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Imagine Batman without the bat get-up. It would be less convincing and a lot less cool if it was just Bruce Wayne in regular attire with a budget vehicle, fighting Gotham’s crime. Sure, you could argue that even without the classic Batman image, Bruce could still accomplish his crime-fighting and maybe even be relatable to the general population. But, what is Batman without his costume? What is he without his Batmobile? There’s no image, no message, no personality, and no recognizable light in the sky. There’s no support to demonstrate what he offers or that he even exists.

In fact, without something like his Batmobile, suddenly he loses a core piece of not just image, but his capabilities.

Suddenly, no one cares.

Not very impressive, right? Without branding in place, a product becomes one-dimensional and lackluster. Easily forgettable.

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A brand is not just the face of a product. It’s the spokesperson, the teacher, and the symbol of a company’s assets. It’s the story. Experts talk about brand as if it were a separate entity from the business. In a way, they’re right.

In “Brands and Branding: Research Findings and Future Priorities,” Keller and Lehmann (2006) suggest, “through advertising, usage experience, and other activities and influences, [a brand] can develop a series of attachments and associations that exist over and beyond the objective product.”

Your brand should stand alone in the minds of consumers. It should become the feeling consumers have when your product or service enters into their consciousness. It’s a guiding light and an end destination all in one.

We can talk about what brand is or should be, but that doesn’t get us to the point. Brands mean something to people, but why? Is it really because they think of a brand as another person they can relate to? Brands certainly try to anticipate consumer needs and desires before they think of it themselves. Thus, in this truth lies the answer.

Branding makes it easy. As bombarded as we all are with news, life events, and everyday decisions, we try to conserve our limited brainpower whenever we can.

Iyengar and Lepper (2000) conducted a study to show that too many options reduce satisfaction with our choice. Participants were required to select either one of 6 or 24 chocolates; the researchers then had participants write an essay. The ground-breaking results demonstrated that people were more satisfied with their choice if they had fewer options. Plus, they wrote better essays.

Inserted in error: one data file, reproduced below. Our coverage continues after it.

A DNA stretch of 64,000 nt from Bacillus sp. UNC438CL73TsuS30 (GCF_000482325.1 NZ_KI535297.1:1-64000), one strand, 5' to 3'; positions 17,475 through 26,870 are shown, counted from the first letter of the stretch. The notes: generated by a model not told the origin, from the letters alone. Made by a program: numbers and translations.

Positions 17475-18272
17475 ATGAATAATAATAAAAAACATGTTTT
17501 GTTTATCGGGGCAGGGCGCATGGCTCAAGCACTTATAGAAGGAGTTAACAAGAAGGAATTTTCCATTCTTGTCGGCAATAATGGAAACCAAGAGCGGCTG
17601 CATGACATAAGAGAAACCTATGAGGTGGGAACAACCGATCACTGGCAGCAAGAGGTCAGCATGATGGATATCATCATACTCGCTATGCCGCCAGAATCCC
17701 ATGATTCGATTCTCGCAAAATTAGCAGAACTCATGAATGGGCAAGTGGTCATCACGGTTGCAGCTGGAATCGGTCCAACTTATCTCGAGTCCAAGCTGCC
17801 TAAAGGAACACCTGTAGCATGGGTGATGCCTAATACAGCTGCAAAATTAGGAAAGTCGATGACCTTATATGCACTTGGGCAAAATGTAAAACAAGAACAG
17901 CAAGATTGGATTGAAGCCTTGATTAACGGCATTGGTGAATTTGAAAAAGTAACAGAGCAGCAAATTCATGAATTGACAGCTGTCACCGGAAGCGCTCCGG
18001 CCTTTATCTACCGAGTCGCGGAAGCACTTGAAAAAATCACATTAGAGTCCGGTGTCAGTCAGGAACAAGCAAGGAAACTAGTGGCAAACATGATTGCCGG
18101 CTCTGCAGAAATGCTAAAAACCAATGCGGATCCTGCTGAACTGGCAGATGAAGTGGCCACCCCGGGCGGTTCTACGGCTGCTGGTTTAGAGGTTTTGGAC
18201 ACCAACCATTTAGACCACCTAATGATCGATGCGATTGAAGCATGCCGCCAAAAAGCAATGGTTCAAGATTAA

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Think about choosing from a hundred different kinds of toothpaste versus a short, personal list of brands and then doing so for every single product you have to buy at the store. If all of our choices were simplified for us, we’d have more time and energy to put our efforts towards more important tasks. This is why brands are transformative.

In Building A Story Brand, Donald Miller illustrates that the number one failure companies make with their brands is overcomplicating their message. A consumer shouldn’t work to determine what it is you’re selling, why it would benefit them, and how to purchase it. You’ll almost certainly lose potential sales that way.

Miller calls “the grunt test,” a consumer’s ability to look at the advertising or website and immediately understand the brand’s position (pg. 24). Creating a focused position within a category helps organize these identifiers and distinguish a brand from a competitor. However, if consumers struggle to identify your offerings, you lose share of mind.

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An excellent example of strong branding is found in Coca-Cola. This evergreen focus on their branding allows them to consistently have their product front of mind, meaning not only is the choice of soda immediately recognizable and easy, but many people also associate Coke with familiarity and personal memories.

When you hear Coke, you don’t think “high sugar content soda water that used to be made with questionable ingredients.” You think nearly precisely what their brand emulates: their resolute status as one of the most established brands in the country with a consistent wave of joyful yet powerful experiences, delivered through brilliant advertising.

A well-developed brand organizes the information about your product, service, company, ideals, and more. Only once credibility is established for your brand can consumers start to align themselves with the personality and the experience purchasing your product/service offers.

Brands determine whether your marketing efforts will be in sync and worthwhile. With all the possible interactions consumers can have with brands, including company perceptions, purchasing moments, personalization, and cultural events, branding requires precision, thoughtfulness, and consistency. The stronger your brand strategy is, the more stable your consumer relationships will be.

– Christopher Nolan’s Batman Begins